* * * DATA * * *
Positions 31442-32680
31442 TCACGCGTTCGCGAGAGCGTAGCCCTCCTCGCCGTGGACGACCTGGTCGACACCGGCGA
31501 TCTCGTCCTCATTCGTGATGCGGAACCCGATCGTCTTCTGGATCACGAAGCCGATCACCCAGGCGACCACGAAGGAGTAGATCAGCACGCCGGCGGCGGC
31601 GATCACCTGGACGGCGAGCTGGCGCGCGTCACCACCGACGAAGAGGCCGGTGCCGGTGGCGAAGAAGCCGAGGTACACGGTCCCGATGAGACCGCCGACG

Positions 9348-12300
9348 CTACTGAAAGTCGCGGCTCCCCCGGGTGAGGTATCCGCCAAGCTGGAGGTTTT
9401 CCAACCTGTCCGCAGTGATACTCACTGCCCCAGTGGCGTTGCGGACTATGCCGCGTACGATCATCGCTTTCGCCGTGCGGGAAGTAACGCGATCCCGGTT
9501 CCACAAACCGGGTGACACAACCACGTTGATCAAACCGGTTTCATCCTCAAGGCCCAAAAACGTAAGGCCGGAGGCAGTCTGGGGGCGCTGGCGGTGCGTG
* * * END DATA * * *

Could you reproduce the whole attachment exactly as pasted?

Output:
Positions 31442-32680
31442 TCACGCGTTCGCGAGAGCGTAGCCCTCCTCGCCGTGGACGACCTGGTCGACACCGGCGA
31501 TCTCGTCCTCATTCGTGATGCGGAACCCGATCGTCTTCTGGATCACGAAGCCGATCACCCAGGCGACCACGAAGGAGTAGATCAGCACGCCGGCGGCGGC
31601 GATCACCTGGACGGCGAGCTGGCGCGCGTCACCACCGACGAAGAGGCCGGTGCCGGTGGCGAAGAAGCCGAGGTACACGGTCCCGATGAGACCGCCGACG

Positions 9348-12300
9348 CTACTGAAAGTCGCGGCTCCCCCGGGTGAGGTATCCGCCAAGCTGGAGGTTTT
9401 CCAACCTGTCCGCAGTGATACTCACTGCCCCAGTGGCGTTGCGGACTATGCCGCGTACGATCATCGCTTTCGCCGTGCGGGAAGTAACGCGATCCCGGTT
9501 CCACAAACCGGGTGACACAACCACGTTGATCAAACCGGTTTCATCCTCAAGGCCCAAAAACGTAAGGCCGGAGGCAGTCTGGGGGCGCTGGCGGTGCGTG